Michele Bachmann has a history of getting history wrong, but this time it’s her metaphor that really offends. Bachmann, a white upper-middle class married Evangelical Lutheran small business owner from the great state of Minnesota, announced to religious conservatives today that “we don’t have to sit in the back of the bus in this election.”
Sitting in the back of the bus is a phrase most-closely associated with the African-American civil rights movement, characterized by an iconic event, known to every junior high school student in America. Rosa Parks, in 1955, in Montgomery, Alabama, who was 42 at the time, refused to obey a bus driver’s order that she give up her seat to make room for a white passenger, which was the law and custom then.
“Of any election, this is the one where conservatives don’t have to settle,” Bachmann said at a rally in Orlando organized by the Faith and Freedom Coalition, the group founded by conservative activist Ralph Reed.
“President Obama’s approval numbers are the lowest they’ve ever been, and I am here to tell you, they are going lower further,” she said. “So we don’t have to go to the side, we don’t have to sit on the back of the bus in this election. We need to stand up and be counted and have a candidate who is truly a social conservative who will stand for our issues.”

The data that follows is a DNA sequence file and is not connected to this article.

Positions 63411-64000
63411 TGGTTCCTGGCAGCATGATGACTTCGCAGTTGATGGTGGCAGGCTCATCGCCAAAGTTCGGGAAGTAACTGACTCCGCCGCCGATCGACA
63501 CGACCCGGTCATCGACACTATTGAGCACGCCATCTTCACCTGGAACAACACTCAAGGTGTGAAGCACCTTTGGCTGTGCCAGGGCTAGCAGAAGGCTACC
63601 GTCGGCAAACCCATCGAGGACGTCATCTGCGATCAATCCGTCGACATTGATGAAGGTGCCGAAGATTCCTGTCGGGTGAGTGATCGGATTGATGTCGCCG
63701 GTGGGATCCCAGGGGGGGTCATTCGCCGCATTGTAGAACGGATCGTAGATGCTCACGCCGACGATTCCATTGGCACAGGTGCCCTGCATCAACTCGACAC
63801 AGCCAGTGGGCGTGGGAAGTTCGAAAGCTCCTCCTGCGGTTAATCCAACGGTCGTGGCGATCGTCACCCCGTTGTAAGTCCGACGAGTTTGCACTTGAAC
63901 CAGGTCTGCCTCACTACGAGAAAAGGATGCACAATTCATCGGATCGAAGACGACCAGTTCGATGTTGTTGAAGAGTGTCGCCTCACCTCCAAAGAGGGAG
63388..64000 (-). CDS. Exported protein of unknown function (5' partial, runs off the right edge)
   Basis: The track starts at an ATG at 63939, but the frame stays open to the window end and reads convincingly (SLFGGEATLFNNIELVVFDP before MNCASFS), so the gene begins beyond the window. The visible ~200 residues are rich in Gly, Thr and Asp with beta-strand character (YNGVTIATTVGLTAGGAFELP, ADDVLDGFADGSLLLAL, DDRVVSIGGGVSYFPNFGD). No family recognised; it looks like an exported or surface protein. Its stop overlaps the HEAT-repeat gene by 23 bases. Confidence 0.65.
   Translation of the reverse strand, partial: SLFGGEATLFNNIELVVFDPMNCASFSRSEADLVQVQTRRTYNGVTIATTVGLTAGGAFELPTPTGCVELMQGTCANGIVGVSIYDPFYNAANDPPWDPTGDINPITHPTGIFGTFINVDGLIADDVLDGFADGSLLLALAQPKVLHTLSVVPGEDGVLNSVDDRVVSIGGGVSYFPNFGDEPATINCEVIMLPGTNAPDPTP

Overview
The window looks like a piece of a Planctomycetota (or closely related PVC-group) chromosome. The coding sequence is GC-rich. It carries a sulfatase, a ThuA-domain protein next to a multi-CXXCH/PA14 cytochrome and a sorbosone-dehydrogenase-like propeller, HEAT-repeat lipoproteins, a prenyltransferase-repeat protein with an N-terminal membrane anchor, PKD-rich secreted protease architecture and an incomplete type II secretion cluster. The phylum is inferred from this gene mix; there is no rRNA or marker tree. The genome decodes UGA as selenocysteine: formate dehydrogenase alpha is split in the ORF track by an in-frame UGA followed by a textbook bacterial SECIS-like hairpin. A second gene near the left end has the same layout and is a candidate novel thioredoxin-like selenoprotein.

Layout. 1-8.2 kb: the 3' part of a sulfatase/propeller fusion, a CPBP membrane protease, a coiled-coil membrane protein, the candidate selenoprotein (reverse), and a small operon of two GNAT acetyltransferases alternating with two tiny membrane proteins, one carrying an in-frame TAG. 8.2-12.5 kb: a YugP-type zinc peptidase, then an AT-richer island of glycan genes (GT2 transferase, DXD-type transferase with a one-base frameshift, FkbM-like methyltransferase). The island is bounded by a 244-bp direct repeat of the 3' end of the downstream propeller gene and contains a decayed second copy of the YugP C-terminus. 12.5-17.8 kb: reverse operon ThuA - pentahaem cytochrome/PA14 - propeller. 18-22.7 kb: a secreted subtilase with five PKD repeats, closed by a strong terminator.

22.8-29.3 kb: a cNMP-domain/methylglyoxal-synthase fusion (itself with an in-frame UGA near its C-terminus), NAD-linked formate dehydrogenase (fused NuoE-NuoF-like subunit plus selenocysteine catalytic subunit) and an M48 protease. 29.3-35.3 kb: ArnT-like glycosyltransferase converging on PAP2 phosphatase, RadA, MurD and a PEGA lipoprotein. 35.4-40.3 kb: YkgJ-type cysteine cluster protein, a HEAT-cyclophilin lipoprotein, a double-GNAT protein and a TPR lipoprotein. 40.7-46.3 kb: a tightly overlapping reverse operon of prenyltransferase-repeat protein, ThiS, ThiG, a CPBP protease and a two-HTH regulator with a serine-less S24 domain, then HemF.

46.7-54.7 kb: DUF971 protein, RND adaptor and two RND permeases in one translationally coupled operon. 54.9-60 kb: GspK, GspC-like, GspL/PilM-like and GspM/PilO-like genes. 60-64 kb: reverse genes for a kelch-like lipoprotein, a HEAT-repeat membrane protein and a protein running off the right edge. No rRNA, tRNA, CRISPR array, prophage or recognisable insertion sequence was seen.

For Bachmann to co-op that metaphor truly smacks of insensitivity.
The Iowa Straw Poll winner, Michele Bachmann has been under fire since last week for her comments against protecting girls against cancer. In a recent USA Today/Gallup poll, she placed fourth, tying with Newt Gingrich and Herman Cain. Perry earned 31% of the registered voters polled, Romney 24%, and Paul, 13%. Bachmann, Cain, Gingrich each got 5%.
Bachmann has also been attacked for her recent comments claiming that anti-gay bullying of schoolchildren should not be a federal issue. Bachmann represents a district that has a large incidence of teen suicides, nine since last year.
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